YOU WOULD THINK
During the last several weeks, I have listened patiently to Natania’s daily rants about her on-going battles to register for school, deal with the government bureaucracy so that she will ultimately get the tuition refund she’s entitled to, and, last but not least, get her rav kav (transit card) validated with the student discount. You would think it wouldn’t be so difficult; after all, it’s all computerized; most of it you can do on-line. You would think. (Before you go any further, it would behoove you to get her account – all four parts – first hand by clicking here.)
I understood all too well. Forty-five years ago, I too was trying to register for college courses, not at Hebrew U., but City College (C.C.N.Y.), which in our time had as high a percentage of Jewish students as an Israeli institution does today. Of course, nothing back then was computerized, so the process was a bit complicated and somewhat harrowing.
It’s sometime in Sept.1958, and the freshman class will finally get its turn to register for classes – after the seniors, the juniors, and the sophomores have had their turns. We will have spent a considerable amount of time poring over the catalogue of classes (an item readily discarded after the fact, but I’d love to take a gander at one right now just to see). We know what we’ve got to take: freshman classes that are either mandatory for everyone or pre-requisites for the courses in what you suppose will be your major. My courses would include English, a foreign language (French), math for morons, European history (I think I also started Latin – then a required course for English majors – that year, but I’m not absolutely certain). Every student probably has it all worked out in theory so that the earliest class starts at 10AM and the last one at 3PM, with an hour for lunch. Nothing to it.
And then…………. To understand the heartache, you have to understand the process. In the middle of Shepard, the main building in the north campus (we’re talking about the uptown campus on 141st St.) is the Great Hall, a place where even the strongest of us could be reduced to tears – perhaps in keeping with its Gothic architecture. We enter and take a place at the back of a large throng of our fellow freshmen and other stragglers who haven’t yet finished registering. In the front of the hall are seated the registrars, noting on paper who has registered for what. There are also a series of movable blackboards with all the courses listed on it. If a student is able to register for a class (say History 101 with Prof. Goldstein, MWF at 10AM), someone will so note that on the board. When that session is filled, that someone will draw a line through it, telling everyone else that they are out of luck.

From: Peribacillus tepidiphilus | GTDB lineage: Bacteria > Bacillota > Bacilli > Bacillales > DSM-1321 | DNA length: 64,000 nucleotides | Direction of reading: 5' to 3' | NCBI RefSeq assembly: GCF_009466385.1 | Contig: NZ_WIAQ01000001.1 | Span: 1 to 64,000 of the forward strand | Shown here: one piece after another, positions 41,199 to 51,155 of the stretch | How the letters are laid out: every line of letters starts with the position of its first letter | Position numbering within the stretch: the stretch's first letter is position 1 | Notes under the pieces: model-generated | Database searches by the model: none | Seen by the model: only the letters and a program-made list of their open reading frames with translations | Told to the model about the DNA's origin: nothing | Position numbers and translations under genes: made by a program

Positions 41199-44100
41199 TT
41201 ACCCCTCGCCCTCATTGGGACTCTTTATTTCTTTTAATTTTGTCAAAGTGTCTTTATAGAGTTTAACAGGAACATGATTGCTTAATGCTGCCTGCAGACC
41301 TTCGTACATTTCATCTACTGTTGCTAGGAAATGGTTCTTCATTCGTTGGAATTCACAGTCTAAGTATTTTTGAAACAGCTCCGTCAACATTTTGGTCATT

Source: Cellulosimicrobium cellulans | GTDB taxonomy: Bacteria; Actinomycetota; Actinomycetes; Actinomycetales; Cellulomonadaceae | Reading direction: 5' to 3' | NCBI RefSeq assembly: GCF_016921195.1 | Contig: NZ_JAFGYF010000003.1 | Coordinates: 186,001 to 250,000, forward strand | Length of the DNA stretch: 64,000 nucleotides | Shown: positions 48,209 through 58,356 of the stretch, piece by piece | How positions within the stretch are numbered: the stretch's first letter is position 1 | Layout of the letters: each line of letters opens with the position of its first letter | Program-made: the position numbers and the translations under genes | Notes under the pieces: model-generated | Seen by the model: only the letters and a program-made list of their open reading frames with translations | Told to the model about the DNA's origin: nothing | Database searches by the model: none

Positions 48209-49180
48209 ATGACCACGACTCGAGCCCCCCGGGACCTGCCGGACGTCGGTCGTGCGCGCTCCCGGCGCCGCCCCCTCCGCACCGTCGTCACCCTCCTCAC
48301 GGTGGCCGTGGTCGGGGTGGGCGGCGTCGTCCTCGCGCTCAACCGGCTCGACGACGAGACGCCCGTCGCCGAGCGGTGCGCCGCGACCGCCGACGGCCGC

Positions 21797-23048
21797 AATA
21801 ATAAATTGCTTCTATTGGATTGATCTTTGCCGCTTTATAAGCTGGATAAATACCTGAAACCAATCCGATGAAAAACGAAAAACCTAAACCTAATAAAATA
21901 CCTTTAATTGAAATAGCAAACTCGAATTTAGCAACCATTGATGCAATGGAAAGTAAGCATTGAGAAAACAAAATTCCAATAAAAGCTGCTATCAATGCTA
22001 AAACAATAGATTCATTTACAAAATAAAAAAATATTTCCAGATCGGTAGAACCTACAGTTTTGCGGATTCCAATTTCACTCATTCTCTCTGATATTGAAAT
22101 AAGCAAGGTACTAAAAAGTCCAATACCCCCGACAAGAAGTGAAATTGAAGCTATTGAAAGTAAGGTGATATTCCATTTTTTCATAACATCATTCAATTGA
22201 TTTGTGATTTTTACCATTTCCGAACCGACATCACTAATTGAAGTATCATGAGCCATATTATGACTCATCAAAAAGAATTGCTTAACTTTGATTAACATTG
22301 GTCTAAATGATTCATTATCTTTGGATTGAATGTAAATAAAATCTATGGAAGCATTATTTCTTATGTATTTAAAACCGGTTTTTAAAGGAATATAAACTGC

Of course, standing at the back of the line, you can’t begin to see the imminent danger lurking up front. It would be like sitting in the bleachers and trying to detect the pitcher putting some forbidden substance on the baseball. You might ask someone to save your spot so you can go up and get a peek at the blackboards, but you might not realize the depth of your dilemma until it’s too late. Every class you planned to take is filled. Every attempt to revise your schedule is thwarted. You could be two feet away from the registration table, and that last place in English 101 gets taken and you have to start reconfiguring all over again. So much for your well thought out schedule; now what are you going to do? There are in theory enough spots in Freshman English for everyone, as there are in theory enough spots in math for morons. But what happens when the only sessions remaining are at the same time? To make matters worse, some very frustrated young lady twenty feet ahead of you, who has been trying for three hours to come up with a workable schedule, is having a complete meltdown.
I would wind up with Mr. Nesselrode’s 8 AM French class (where he closes the door at exactly 8AM; so if you’re a minute late, you can’t get in – after you spent an hour getting there). Math for morons was at 4PM, with everything else somewhere in the middle – leaving me much too much time to hang out on the south campus lawn. Still, I was happy, no, ecstatic, because at least I got through, I got something, unlike Miss Meltdown, who could have gone to school seven days a week and still not be able to fit in her classes.
It would get better. It did get easier the closer you were to graduating and your classes became more specialized. You were pretty much assured a spot in third term Ancient Greek or first term Anglo-Saxon (I can show you my battered copy of “Beowulf and Judith, done in a normalized orthography and edited by Francis P. Magoun, Jr, Department of English, Harvard University, 1959, to prove I was there). And there was always this hope. There has to be a better way and someday, somebody will figure it out. There’s no reason for students to have to go through all this torture just to register for classes. Had we known about computers back then, we would have understood how easy everything could be. You would think.